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If you were watching a man juggle a bowling ball and he suddenly threw it three meters into the air only to have it drop straight down on his head, do you think you would remember it?

I just did and I can tell you that you would.

The man who did this seemingly idiotic stunt was Dan Thurmon, and he did it to make a point.

Dan is a professional speaker and a professional juggler and he uses his juggling skills to turn his keynote slot into a performance.

He spoke at a conference in Hong Kong today just before I went up to deliver my own keynote.

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I have seen many speakers use props on stage, but I must say that Dan was one of the best I have seen when it comes to using his props to reinforce his message.

In the example of “dropping a bowling ball on his head” Dan had earlier described to the audience how we all juggle many things in our life.

That was of course referenced to the obvious idea of juggling many balls, but then he took the metaphor one step furthered and described to the audience how we all have some things that are “heavier” for us to juggle (problems, a dilemma or predicament that is weighing us down). To illustrate this Dan and exchanged one of the juggling pins for a bowling ball. While struggling to juggle with the heavy ball he told us to think about the heavy thing we have in our lives.

And just as we as an audience was thinking of the things that was weighing us down he suddenly threw the bowling ball high into the air so that it crashed onto his forehead with great speed.

The audience let out a collective “OH!”, shocked at what they had just seen.

But to their, and my, surprise Dan just smiled seemingly unaffected by the impact.

It took a few seconds for the audience to understand that Dan had tricked us – the “heavy bowling ball” was in reality a light, rubber ball designed (!) to look like a bowling ball…

While he effortlessly tossed the fake bowling ball in his hand he reminded us that many things that people may think of as heavy problems in reality might not be heavy problems at all.

Dan Thurmon is the kind of speaker who relies very much on props and symbolism in his speeches. When I talked to him after the conference he explained to me that to him the props are there to help re-inforce a message – not to re-inforce the speaker.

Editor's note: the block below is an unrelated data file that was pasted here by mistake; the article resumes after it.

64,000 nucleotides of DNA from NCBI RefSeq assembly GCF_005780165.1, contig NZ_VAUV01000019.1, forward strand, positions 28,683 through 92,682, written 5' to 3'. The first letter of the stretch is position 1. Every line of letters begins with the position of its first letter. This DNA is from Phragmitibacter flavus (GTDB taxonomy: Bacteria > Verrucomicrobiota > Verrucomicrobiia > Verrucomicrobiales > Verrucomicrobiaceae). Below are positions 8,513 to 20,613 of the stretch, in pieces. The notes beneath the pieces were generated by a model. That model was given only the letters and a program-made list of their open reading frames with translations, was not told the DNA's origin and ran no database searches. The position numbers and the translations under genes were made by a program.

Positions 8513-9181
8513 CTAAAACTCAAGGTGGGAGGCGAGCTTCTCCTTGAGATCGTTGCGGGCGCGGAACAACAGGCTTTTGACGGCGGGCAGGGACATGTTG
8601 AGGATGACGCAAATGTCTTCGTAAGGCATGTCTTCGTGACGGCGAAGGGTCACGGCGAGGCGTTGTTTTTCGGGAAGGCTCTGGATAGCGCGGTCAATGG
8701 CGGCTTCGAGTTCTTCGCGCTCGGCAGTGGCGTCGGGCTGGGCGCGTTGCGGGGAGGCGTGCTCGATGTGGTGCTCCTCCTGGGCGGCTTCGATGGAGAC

A prop, per definition, is “a person or thing that is a major source of support or assistance.”

Assistance to the message that is.

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Personally I almost never use props (unless we choose to define Keynote as a prop), but handled right they can be very powerful. Handled wrongly they can be a disaster.

If you are going to use props as a speaker make sure the props are supporting the message – by making the message easier to remember, easier to re-tell to a friend, more visual (for the people who learn visually), or more impactful, for example.

I am afraid that I have seen many speakers choose to use props in the wrong way. Those speakers use props not as ways to support their message, but to draw attention to themselves, or worse, to distract from themselves or the message.

If the audience remembers that there was a very good juggler at the conference who dropped a fake bowling ball on his head the whole idea of inviting Dan to speak would have been a waste of money.

The ball is not used to be remembered – it’s there to help people remember the message. (In this case that thing that we see as heavy problems might not be as heavy as we think.)

That is the what the people in Hong Kong will remember long after the conference.

I, as a professional speaker, will also remember how Dan mastered not only juggling and speaking at the same time – but also the balance between impressing the audience with props and tricks – and making sure they get the message of his speech.

Is there a prop you could use in your speeches to support your message?

If you are already using props – is there a way you could strengthen the message that the prop is there to enhance?

 

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